The Google Display Network includes banner ad space on hundreds of thousands of websites plus Google’s own properties including Gmail and Blogger. This network allows for the advertiser to choose more specifically where there ads can be shown, and the exact audience.
Display advertising also lets an advertiser create different types of ad formats such as text, image and interactive ads.
Q. Is Google AdWords something a small business should do on its own?
A. Daniel: We often joke that the only sure way to make a small fortune with Google AdWords is to start with a large fortune. It is very easy for a business to lose money with Google AdWords especially when they try to take on the responsibility internally. Google AdWords is a complicated system that requires expertise to run effectively.
The sad fact is that many companies who spend a lot of money through AdWords don’t know their ROI, because they aren’t set up to track the relevant metrics. If your AdWords campaign is set up well, if you have clear conversion points on your website, and if you’re tracking both phone calls and form submissions and integrating that with your customer database or CRM (customer relationship management tool), then calculating your specific ROI is straightforward. A CRM is a database of your customers where you keep full records of who they are, what they like, what they’ve purchased, etc. A high-end example is Salesforce, a more affordable end is Batchbook or Zoho.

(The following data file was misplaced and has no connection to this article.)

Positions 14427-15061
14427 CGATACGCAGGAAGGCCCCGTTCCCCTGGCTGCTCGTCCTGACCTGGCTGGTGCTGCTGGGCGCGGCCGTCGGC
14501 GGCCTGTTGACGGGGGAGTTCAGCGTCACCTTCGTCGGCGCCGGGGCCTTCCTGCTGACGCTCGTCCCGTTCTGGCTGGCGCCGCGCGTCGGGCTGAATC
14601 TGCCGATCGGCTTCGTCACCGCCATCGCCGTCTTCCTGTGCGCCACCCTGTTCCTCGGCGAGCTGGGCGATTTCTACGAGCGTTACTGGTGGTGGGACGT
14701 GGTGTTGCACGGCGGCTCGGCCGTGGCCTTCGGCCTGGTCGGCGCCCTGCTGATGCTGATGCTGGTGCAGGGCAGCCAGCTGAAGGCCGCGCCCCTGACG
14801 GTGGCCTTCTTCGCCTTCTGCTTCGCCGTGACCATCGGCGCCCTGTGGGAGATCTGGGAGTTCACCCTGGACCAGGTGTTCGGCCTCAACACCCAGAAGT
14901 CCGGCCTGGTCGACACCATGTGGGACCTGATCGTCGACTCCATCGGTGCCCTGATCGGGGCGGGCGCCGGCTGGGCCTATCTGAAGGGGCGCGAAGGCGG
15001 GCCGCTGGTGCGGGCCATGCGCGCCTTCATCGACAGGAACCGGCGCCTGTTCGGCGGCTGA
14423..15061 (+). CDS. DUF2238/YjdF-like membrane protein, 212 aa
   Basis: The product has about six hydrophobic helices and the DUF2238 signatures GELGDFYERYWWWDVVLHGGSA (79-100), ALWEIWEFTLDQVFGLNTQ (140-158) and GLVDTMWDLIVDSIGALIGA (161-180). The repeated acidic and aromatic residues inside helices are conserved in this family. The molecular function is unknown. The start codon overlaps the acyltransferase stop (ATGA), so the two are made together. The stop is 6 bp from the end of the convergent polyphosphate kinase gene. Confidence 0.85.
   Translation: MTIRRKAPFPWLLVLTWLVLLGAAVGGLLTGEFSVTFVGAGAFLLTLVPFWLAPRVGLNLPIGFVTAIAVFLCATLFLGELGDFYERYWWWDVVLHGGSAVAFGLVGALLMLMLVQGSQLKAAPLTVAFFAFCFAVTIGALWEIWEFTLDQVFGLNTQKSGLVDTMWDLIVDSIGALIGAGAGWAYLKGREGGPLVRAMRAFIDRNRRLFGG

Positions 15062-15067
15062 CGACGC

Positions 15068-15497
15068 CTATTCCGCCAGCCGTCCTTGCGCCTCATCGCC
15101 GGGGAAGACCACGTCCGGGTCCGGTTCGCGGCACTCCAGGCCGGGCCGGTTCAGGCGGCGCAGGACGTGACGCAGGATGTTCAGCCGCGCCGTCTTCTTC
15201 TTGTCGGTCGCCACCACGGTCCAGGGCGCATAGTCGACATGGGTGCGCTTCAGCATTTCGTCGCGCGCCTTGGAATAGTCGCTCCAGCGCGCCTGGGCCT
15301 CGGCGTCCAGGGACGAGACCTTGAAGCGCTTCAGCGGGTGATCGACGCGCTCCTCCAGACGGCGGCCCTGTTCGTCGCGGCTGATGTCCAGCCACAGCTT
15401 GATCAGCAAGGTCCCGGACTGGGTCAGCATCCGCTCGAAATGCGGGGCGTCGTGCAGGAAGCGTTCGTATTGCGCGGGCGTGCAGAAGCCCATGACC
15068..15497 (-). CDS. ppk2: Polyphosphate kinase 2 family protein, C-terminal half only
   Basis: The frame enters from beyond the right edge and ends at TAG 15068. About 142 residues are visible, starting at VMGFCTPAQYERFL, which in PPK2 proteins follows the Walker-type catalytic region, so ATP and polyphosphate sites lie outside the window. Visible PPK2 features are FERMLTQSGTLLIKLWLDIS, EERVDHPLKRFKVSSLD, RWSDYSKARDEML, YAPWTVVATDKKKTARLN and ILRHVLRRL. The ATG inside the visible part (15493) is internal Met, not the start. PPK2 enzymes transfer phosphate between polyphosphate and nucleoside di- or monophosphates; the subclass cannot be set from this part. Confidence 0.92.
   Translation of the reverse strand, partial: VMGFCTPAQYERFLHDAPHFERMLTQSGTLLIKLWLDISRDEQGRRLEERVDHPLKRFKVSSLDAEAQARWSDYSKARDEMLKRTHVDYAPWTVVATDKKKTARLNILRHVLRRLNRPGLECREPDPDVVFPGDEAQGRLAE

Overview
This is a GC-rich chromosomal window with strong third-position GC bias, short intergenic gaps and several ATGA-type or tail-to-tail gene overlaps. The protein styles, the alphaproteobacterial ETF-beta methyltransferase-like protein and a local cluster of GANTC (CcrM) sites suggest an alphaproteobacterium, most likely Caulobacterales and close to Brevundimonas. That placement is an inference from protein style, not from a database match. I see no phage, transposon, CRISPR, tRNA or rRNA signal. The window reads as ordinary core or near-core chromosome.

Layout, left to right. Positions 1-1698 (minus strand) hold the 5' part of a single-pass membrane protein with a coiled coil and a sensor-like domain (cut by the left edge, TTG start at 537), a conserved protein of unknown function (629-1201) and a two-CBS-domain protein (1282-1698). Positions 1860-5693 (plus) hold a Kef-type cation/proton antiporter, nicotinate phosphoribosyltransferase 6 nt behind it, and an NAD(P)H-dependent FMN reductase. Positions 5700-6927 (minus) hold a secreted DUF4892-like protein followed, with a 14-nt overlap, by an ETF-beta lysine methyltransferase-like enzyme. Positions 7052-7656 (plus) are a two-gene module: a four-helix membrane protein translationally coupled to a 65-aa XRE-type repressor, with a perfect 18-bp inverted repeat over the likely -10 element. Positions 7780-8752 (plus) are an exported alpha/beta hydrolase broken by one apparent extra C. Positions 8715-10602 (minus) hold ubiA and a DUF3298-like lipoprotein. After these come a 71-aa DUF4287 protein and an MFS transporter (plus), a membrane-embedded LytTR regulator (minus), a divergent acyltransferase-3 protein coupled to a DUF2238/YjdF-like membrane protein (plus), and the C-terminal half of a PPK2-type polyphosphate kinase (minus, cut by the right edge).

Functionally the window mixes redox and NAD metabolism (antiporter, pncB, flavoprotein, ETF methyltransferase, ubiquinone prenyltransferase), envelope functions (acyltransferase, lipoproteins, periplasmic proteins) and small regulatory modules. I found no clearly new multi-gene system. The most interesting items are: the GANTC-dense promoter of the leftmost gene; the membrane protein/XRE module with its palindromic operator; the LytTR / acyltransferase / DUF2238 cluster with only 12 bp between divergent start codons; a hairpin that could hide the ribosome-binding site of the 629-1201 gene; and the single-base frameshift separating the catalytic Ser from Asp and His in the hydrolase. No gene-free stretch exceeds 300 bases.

Most e-commerce companies today run on very thin ROI margins when it comes to AdWords. Service provider companies, on the other hand, often see very healthy ROI margins. Once their AdWords program is fine-tuned and being optimized actively on an ongoing basis, it isn’t uncommon for them to be paying in the ballpark of $300 in AdWords spend to get enough leads to close a deal with a customer who is worth several thousand dollars in revenue over the next few years. Those advertisers are only too happy to spend several thousand dollars in AdWords advertising during the spring months. Usually their only complaint is that they can’t spend more money because there simply aren’t any more people to target who are doing online searches!
Q. How do you measure success of your Google AdWords effort?
A. Maddie: ROI of a service business is depends upon their goals. For instance, a landscaping business might want an increase in phone calls; or for a consultation form on their site to be filled out; or to generate more leads. After setting a daily budget, a business owner must determine their service costs and the average cost-per-click of a particular ad keyword.
A successful campaign could be determined in multiple ways. Perhaps just having the ad shown more often at the top of the search results page would be a great ROI for a service provider.
Continually auditing your campaigns is beneficial to determining your ROI. Your goals might change over time. For instance, a business might start with the goal of wanting a certain amount of consumers to click upon their ad and not concern themselves with a steady budget. In the future though, the business might want to increase their spend efficiency, along with having more consumers click on their ads.
Next month, I’ll share with you the “how” of Google AdWords. Daniel and Maddie will answer my questions concerning how a Google ad campaign is set up, how it works and how to set up keywords. Read part two here.
What about you? Have you invested in Google AdWords? Did you get your ROI with them? Share your experience with me at firstname.lastname@example.org and I may share your comments in a future blog.